The latest news is at the bottom of this page.
?. There is a new trail in the "old part" of the Reserve, the Los Santos, which goes to Hidden Valley and the higher elevations of the Mesa de Colorado. The trail now continues north to the new parking lot on Tenaja Road.
?. The Sycamore Trail is closed indefinitely for restoration.
?. Entrance fees of $2 for each adult, and $1 for each child under 12 are now required. Call 909 275 4310 for more information.
?. The entrance to the Reserve at Clinton Keith Road and Tenaja Road is now permanently closed. The main entrance is about 3 miles north of that former entrance along Clinton Keith Road, just south of Avenida la Cresta on the east side of Clinton Keith Road. There is a new parking lot and entrance at Hidden Valley just down Tenaja Road from the closed entrance. The entrance at the vernal pool trailhead remains open.
March 1. The Vista Grande trail is closed at Cole Creek because the bridge was washed out by recent storms. (Ron Graybill)
Spring. The Sylvan Ranch acquisition is now open to hiking, biking and horsing, with the trails displayed on the free maps at all trailheads.
July. A controlled burn probably occurred on July 15 and 16, 1998 in the area around the adobes
November 18. A controlled burn covering about 143 acres on the Clay Hill portion near Mesa de Burro.
late 1998 or early 1999. Clinton Keith / Tenaja Road has been beautifully paved from the 90° turn at the old entrance to Tenaja Road and Via Volcano. The "rough road" part is now only from north of the 90° turn to the Visitor Center.
June?. A controlled burn south of the Los Santos Road and Ranch Road occurred in mid-1999.
July. Pictures from five Southern California photographers were displayed at the visitors center through 9/26/99. The exhibit featured pictures of wildflowers, hazy sunrises, meadows and rare species like the Engelmann oak. (Ron Graybill; the Riverside Press Enterprise, 7/19/99)
The Nature Conservancy is purchasing a 2,000-acre "Trabuco Ranger District Corridor", which will eventually link the 8,000-acre Santa Rosa reserve to the 135,000-acre Trabuco Ranger District of the Cleveland National Forest. People who buy in the corridor agree not to install high-intensity lighting or fence off their property.
"The corridor will allow mountain lions, bobcats, badgers and deer to remain alive in healthy populations," said Rob Hicks, the reserve interpreter. "The Santa Rosa plateau is an island. As human development increases, the area of open spaces shrinks. By creating links between these islands, we're helping populations of animals to survive well into the future." (Riverside Press Enterprise, 7/19/99.)
Spring?. A new much larger parking lot was opened on the Sylvan Ranch portion, north of the Hidden Valley Parking lot. The lot is suitable for horse trailers. (sometime between July 1999 and early 2000)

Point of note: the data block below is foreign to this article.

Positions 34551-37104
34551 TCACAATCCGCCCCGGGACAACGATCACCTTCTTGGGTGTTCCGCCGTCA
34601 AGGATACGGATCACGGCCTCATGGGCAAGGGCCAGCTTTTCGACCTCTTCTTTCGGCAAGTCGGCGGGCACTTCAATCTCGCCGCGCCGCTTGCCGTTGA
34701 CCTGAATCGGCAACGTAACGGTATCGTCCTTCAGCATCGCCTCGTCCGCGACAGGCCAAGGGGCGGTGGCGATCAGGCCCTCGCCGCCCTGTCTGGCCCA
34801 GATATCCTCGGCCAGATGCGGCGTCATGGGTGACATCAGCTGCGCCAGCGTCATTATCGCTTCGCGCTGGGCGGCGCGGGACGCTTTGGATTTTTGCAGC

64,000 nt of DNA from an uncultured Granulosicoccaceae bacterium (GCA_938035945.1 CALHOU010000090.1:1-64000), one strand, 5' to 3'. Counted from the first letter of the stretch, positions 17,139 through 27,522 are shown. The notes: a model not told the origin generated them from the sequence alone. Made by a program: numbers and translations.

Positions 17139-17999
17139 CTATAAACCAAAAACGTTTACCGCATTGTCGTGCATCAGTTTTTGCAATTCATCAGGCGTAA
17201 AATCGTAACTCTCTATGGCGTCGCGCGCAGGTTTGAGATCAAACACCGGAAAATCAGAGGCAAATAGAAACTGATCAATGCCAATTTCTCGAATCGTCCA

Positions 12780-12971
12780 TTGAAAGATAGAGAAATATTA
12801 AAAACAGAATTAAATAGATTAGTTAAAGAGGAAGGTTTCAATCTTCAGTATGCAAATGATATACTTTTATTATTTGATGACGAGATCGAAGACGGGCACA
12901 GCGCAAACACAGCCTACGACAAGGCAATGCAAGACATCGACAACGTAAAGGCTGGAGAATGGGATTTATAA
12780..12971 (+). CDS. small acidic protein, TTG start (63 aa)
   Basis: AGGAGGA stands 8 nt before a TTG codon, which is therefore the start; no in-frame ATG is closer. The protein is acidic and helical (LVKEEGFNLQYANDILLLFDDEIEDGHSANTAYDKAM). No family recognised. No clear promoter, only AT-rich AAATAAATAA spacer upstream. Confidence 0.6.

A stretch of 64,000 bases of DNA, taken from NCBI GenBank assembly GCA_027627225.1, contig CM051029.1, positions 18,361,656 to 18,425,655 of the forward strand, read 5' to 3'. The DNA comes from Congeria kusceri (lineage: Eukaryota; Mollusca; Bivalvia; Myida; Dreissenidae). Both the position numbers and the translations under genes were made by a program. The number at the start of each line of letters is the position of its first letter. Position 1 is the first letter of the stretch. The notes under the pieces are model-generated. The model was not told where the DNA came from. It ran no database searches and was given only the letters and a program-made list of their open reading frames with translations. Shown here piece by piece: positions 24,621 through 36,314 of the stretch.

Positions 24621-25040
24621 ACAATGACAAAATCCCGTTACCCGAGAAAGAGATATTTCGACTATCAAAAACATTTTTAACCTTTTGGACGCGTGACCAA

Summer. Only a small area was burned in summer 2000, perhaps as a reaction to the New Mexico controlled burn that went out of control. The major control burn was of the area east of Fault Road, north of Monument Road, and west of Waterline Road. A much smaller burn was conducted just east of the old gate, at the 90° bend in Clinton Keith.
September. The official Santa Rosa Plateau Ecological Reserve site goes online with most of the basic information about the reserve, including the trail map and aerial photo of the reserve.
November 15. The Center for Biological Diversity and the California Native Plant Society filed a lawsuit against the U.S. Fish and Wildlife Service to designate critical habitat for eight threatened plants, including the thread-leaved brodiaea (Brodiaea filifolia), found near the main Vernal Pool.
The thread-leaved brodiaea is listed as threatened, and in 1998, just 37 populations were known in southern California. 15 are in the cities of Vista, San Marcos and Carlsbad in northern San Diego County. The remaining 22 populations are scattered within Orange, Los Angeles, Riverside, San Diego and San Bernardino counties, including at the Santa Rosa Plateau.
March. A mountain lion was killed primarily due to the ignorance of a new property owner on the Santa Rosa Plateau. The property owner created a corral on his property for his horse, and then left the horse in the corral alone for days on end. This was, of course, like opening a grocery store for the mountain lions in the area.
Once a mountain lion learned how easy it was to kill a captive animal, the lion went on to kill two llamas and a dog.
Sadly, California Fish and Game officials issued a permit for the killing of the lion. The owner of the llamas hired a tracker and within a few days the lion was killed adjacent to a wildlife corridor linking the Santa Rosa Ecological Reserve to the Cleveland National Forest.
"The killing was a major setback, wildlife officials said, in their efforts to protect the species by providing a safe passage for the lions traveling between the Santa Rosa Ecological Reserve and the Cleveland National Forest."
Mountain lions in the entire Santa Ana Mountain range are already too few in number to survive in-breeding problems within a hundred years or so. Much effort has been devoted recently to create a wildlife corridor between the Santa Ana Mountains and the Palomar Range to avoid this. Senseless killings like this (due to the land owner's ignorance) will only make the lions more like to become extinct in the entire Santa Ana range.